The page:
surface. They are initiated by trauma to the skin and are difficult to treat and surgical intervention (excision or amputation)
        is frequently employed. The subcutaneous mycoses are:

Etiological Agent
Identification of Organism
Sporotrichosis  Sporothrix schenckii  Nodules and ulcers along lymphatics at site of inoculation Budding yeast in tissue exudate that converts to mold with "rosette pattern" of conidiation on culture at 25oC. 
Chromoblastomycosis  Fonsecaea pedrosoi 

Fonsecaea compacta 

Wangiella dermatitidis 

Warty nodules that progress to "cauliflower-like" appearance at site of inoculation  Copper-colored spherical yeast called "Medlar bodies" in tissue 
Mycetoma  Pseudallescheria boydii 

Madurella grisea 

Madurella mycetomatis

Draining sinus tracts at site of inoculation White, brown, yellow or black granules in exudate that are fungal colonies

D. Systemic mycoses - infections that originate primarily in the lung and may spread to many organ systems.

        Unlike most other fungi, the five systemic mycotic agents are inherently virulent. Each species has biochemical and structural
        features that enable it to evade host defenses. The primary focus of infection is the lung but secondary infection may occur
        elsewhere in the body. The five etiological agents are identified by their morphology on agar plates (saprobic phase) and in
        tissue (parasitic phase):

        Dimorphic with mold to yeast transition when infecting susceptible species. Yeast cells are relatively small. Saprobic phase
        shows tuberculate macroconidia.

Histoplasma capsulatum
Saprobic Phase            Parasitic Phase

        Dimorphic with mold to yeast transition when infecting susceptible species. Yeast cells are medium size with thick walls.

Blastomyces dermatitidis
Saprobic Phase            Parasitic Phase

        Dimorphic with mold to yeast transition when infecting susceptible species. Yeast cells have multiple buds.

Paracoccidioides brasiliensis
Saprobic Phase            Parasitic Phase

        Dimorphic with mold to spherule transition when infecting susceptible species. Spherules are multinucleate.

Coccidioides immitis
Saprobic Phase            Parasitic Phase

        Monomorphic with yeast phase only. This is the only pathogenic yeast with a capsule. The capsule is extremely large.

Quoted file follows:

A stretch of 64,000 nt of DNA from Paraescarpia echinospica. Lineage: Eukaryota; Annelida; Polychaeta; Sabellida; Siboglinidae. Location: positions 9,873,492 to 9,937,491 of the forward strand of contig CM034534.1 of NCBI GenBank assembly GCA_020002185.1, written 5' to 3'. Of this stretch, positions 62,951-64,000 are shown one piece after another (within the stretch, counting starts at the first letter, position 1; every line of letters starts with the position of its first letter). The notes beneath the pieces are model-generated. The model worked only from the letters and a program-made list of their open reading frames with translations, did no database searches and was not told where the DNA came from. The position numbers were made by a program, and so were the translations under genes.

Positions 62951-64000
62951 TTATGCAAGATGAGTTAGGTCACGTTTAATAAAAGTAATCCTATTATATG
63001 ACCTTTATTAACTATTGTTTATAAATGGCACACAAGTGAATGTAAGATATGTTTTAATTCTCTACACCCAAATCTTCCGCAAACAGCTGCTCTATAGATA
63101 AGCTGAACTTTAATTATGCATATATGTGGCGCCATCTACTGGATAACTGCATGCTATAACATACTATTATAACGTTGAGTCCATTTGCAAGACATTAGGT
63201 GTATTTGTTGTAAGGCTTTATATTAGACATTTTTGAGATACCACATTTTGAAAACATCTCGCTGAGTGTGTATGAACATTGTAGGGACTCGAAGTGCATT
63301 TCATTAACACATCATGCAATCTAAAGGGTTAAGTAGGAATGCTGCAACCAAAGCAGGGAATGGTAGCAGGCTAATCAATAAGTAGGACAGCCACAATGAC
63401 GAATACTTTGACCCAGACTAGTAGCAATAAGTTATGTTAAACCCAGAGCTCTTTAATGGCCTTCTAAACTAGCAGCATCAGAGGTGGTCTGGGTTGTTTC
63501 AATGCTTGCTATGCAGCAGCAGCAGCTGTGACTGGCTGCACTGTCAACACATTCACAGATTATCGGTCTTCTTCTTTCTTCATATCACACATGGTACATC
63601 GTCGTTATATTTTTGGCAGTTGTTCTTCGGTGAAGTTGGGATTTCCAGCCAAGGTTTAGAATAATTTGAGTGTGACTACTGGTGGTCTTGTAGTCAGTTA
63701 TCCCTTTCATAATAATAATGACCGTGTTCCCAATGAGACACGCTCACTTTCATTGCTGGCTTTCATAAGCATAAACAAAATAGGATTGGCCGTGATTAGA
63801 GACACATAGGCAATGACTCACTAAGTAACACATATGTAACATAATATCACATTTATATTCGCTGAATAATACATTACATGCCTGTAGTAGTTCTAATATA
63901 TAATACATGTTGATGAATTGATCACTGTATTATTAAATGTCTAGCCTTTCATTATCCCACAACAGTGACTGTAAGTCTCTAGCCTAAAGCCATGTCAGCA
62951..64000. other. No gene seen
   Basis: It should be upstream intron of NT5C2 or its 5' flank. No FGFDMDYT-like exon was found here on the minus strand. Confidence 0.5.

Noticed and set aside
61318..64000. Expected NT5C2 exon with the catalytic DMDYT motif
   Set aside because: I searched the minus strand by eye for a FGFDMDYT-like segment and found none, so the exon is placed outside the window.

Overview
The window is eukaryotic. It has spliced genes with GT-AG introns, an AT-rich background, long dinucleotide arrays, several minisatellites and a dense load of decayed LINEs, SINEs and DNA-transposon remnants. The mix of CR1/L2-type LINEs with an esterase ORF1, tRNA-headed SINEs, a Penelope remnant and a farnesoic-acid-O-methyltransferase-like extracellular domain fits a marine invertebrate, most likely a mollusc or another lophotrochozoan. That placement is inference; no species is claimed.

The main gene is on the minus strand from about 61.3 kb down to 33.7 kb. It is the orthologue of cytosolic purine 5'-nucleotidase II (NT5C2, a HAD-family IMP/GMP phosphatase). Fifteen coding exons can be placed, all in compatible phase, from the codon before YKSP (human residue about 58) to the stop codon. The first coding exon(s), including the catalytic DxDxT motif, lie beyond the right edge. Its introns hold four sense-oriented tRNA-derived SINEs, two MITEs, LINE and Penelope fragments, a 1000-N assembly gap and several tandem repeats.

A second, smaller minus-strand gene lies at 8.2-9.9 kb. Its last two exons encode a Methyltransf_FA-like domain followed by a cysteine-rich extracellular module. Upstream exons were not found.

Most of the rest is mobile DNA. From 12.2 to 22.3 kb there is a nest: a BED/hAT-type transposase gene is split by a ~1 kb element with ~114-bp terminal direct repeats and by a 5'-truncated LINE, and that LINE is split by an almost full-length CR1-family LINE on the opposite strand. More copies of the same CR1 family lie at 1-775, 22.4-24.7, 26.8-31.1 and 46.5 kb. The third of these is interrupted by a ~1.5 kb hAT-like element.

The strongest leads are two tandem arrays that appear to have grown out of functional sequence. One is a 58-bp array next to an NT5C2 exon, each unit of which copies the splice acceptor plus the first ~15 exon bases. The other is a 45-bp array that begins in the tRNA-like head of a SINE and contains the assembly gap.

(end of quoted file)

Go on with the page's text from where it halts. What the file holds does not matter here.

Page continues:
Cryptococcus neoformans
Saprobic Phase            Parasitic Phase

E. Opportunistic mycoses  - infections in patients with immune deficiencies who would otherwise not be infected

        Opportunistic mycoses are seen in those people with impaired host defenses such as occurs in

  •  AIDS
  • Alteration of normal flora
  • Diabetes mellitus
  • Immunosuppressive therapy
  • Malignancy



    The major opportunistic mycoses include:

    Disease  Etiological Agent Symptoms Identification of organism
    Candidiases Candida albicans Creamy growth on various areas of body Budding yeast, septate hyphae, pseudohyphae in tissue. Germ tubeformation in serum
    Aspergillosis  Aspergillus fumigatus  "Fungus ball" in tissue  Morphology of asexual fruiting structure 
    Zygomycosis Rhizopus sp. Absidia sp. Mucor sp.  Various Morphology of asexual fruiting structure and mycelium
    Asexual fruiting structure of Aspergillus species, illustrating septate hyphae, conidiophore, vesicle, phialides and conidiospores.
    Asexual fruiting structure of Rhizopus species, illustrating sporangium, sporangiophore, sporangiospores, coenocytic hyphae and rhizoids.

    Antifungal Agents

    Polyene antibiotics (macrolides)

    Amphotericin B - binds to ergosterol moiety in the plasma membrane causing derangement of the membrane integrity and leakage of cytoplasmic contents. Administered systemically.
    Amphotericin B

    Nystatin - binds to ergosterol and disrupts plasma membrane. Highly insoluble and toxic and therefore used topically only.


    Block ergosterol synthesis at one or more sites with the accumulation of 14 -methyl sterol (which replaces ergosterol in the plasma membrane causing selective leakage and increased osmotic sensitivity). They also disrupt chitin synthesis. All effects are due to the binding to cytochrome P-450.
  • Butoconazole (Suppository, Topical)
  • Clotrimazole (Topical)
  • Econazole (Topical)
  • Fluconazole (Oral, Topical)*
  • Itraconazole (Oral)